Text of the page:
Crispin Hull

I think not. Institutions have failed the people not the other way around.

Dutton spoke of the referendum “going down”. That is the language of gladiatorial sporting contests, not the language of serious constitutional debate. It is a game where the Coalition must have a “win” and Labor must have a “loss” – or Labor must “give in” and stop the referendum as if it were a wrestling match.

But it is not Labor’s referendum and it does not come from the Canberra bubble. It is a call from Indigenous people after extensive consultation coming out of Uluru 2500kms away from Canberra.

In this debate the only things to come out of the Canberra bubble have been the Coalition’s rejection of the Uluru statement; the Liberal party room’s endorsement of No and the Opposition’s concocted questions being put in Parliament, engendering further distrust in political institutions.

It was made worse by Parliament’s housing “debate” last week and the cynical siding by the Greens with the Coalition to block the Government’s housing plan so it could get renters’ votes in inner seats in the quest to take seats from Labor.

The Greens, supposedly the party of the environment, did not mention immigration once in the debate. They only spoke of rent caps and billions of government money going into housing.

Labor’s plan was for a $10 billion fund for 20,000 social houses over five year plus $2 billion to the states now. That might build 5,000 houses in the next year. But the same Labor Government approved (without parliamentary debate) 400,000 people coming to Australia this year. 

We do not have a housing crisis in Australia; we have an over-population crisis. It seems so stupid that it must be more than just stupid. The policy must be driven by the selfish profiteering of outside interests.

All three major parties behaved like squabbling kids in a sand box last week positioning themselves for their own selfish childish ends while the nation’s problems remained unaddressed.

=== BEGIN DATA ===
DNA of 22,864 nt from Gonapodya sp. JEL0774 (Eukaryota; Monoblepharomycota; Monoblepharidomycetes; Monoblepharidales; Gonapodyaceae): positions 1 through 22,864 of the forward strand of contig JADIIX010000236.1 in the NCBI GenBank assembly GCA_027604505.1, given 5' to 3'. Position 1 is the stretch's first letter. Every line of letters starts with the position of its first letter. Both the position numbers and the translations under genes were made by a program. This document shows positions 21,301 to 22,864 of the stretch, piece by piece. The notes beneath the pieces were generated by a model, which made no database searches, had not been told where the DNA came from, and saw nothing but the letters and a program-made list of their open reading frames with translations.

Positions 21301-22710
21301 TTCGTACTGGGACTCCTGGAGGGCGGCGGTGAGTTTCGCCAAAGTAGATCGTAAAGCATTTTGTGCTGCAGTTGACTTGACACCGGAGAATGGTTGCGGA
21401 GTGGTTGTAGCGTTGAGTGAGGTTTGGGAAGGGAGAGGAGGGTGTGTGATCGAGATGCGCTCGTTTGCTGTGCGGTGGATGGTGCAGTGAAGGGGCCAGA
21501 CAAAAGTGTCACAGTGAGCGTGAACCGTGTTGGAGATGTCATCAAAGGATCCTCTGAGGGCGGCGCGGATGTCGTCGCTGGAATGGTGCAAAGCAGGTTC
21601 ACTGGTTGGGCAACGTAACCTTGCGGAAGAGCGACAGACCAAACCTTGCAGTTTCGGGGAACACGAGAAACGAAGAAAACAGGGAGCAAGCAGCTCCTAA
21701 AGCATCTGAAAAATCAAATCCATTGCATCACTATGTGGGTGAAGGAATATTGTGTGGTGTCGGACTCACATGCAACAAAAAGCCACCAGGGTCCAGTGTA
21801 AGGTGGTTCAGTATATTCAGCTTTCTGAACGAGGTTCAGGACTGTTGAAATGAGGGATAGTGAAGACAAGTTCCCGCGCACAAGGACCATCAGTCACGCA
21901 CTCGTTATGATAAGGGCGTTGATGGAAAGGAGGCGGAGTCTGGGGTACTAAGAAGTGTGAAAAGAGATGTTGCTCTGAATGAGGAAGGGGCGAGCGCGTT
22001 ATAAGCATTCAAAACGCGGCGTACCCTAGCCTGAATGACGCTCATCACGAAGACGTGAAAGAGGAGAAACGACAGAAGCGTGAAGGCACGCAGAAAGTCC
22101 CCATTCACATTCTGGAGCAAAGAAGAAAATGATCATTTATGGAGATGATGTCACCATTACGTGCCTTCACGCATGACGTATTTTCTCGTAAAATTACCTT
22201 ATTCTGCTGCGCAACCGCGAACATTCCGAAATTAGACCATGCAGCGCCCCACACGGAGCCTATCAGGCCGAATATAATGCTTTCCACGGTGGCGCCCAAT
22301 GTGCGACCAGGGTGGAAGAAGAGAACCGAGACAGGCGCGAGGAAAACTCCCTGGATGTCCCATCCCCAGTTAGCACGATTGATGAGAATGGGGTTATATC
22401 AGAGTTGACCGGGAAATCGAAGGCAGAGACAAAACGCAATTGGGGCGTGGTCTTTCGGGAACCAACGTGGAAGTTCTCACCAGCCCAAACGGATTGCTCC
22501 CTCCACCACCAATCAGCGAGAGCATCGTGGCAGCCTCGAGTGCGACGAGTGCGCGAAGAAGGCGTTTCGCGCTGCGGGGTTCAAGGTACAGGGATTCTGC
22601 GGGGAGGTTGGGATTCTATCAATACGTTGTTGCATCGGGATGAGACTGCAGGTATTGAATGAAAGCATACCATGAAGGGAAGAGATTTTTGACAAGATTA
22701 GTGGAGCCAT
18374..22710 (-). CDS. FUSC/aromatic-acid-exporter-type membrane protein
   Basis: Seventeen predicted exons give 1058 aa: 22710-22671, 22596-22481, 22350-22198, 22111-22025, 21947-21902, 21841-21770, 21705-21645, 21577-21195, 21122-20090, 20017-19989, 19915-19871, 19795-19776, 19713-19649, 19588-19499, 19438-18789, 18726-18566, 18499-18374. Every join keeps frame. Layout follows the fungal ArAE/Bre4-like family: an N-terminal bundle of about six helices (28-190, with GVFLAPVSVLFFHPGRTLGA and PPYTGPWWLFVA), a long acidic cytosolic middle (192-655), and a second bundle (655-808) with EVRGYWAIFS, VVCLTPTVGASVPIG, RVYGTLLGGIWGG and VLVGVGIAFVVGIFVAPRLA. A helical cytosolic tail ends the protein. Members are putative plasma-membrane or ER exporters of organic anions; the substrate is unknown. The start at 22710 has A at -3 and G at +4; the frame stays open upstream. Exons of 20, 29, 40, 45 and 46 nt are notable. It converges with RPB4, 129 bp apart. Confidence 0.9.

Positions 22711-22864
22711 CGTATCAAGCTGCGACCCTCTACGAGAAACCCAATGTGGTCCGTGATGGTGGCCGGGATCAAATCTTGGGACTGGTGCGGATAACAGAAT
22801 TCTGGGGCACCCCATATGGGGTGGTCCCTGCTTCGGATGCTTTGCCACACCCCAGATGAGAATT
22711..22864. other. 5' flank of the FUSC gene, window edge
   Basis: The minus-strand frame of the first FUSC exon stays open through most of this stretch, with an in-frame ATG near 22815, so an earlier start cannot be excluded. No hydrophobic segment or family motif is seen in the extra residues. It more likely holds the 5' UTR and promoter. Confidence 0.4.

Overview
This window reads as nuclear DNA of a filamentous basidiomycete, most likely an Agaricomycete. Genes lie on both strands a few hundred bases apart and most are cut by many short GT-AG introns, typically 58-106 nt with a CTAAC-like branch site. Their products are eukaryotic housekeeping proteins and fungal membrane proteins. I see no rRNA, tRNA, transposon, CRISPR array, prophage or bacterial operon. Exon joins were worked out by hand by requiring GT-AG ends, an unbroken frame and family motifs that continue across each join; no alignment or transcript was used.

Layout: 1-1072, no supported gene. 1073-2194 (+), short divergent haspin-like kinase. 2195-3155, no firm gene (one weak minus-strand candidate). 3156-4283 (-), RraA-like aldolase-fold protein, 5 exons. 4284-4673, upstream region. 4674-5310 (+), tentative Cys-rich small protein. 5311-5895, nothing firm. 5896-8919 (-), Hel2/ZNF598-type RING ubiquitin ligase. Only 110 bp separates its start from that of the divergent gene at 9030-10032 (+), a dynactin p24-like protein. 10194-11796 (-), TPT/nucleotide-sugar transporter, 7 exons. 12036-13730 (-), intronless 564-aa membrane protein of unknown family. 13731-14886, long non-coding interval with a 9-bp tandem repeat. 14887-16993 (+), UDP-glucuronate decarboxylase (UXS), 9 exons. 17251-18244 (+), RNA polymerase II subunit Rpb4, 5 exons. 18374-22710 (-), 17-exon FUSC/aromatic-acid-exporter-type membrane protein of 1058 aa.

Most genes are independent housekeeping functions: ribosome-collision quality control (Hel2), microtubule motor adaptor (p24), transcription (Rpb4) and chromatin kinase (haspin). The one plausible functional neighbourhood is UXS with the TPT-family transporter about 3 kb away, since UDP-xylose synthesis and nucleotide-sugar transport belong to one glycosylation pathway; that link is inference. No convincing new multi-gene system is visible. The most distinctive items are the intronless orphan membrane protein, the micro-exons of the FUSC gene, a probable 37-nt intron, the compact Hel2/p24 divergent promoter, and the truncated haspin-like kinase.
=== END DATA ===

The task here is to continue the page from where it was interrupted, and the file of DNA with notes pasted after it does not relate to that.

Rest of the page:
Outside Parliament it has been made worse by the Reserve Bank placing burdens on those who cannot afford it while enriching those with interest-bearing savings. Meanwhile, the Government does precious little with fiscal policy to send the money the other way.

And that leaves aside corporate Australia’s contempt for consumers and pursuit of inflated oligopolist profit while wages stagnate.

In all, it leads to more inequality and insecurity and a feeling among many that democracy is not working for them.

It is a dangerous place. Reversing that inequality and insecurity has to begin with Parliament and good first steps would be to get rid of the Question Time pantomime and for us to rise above the point-scoring and to do the fair thing for Indigenous Australians.

This article first appeared in The Canberra Times and other Australian media on 27 June 2023.

Crispin Hull is a former editor of The Canberra Times and regular columnist.


Be the first to know the latest news from the Douglas Shire.


Be the first to know the latest news from the Douglas Shire.

Notify of

Inline Feedbacks
View all comments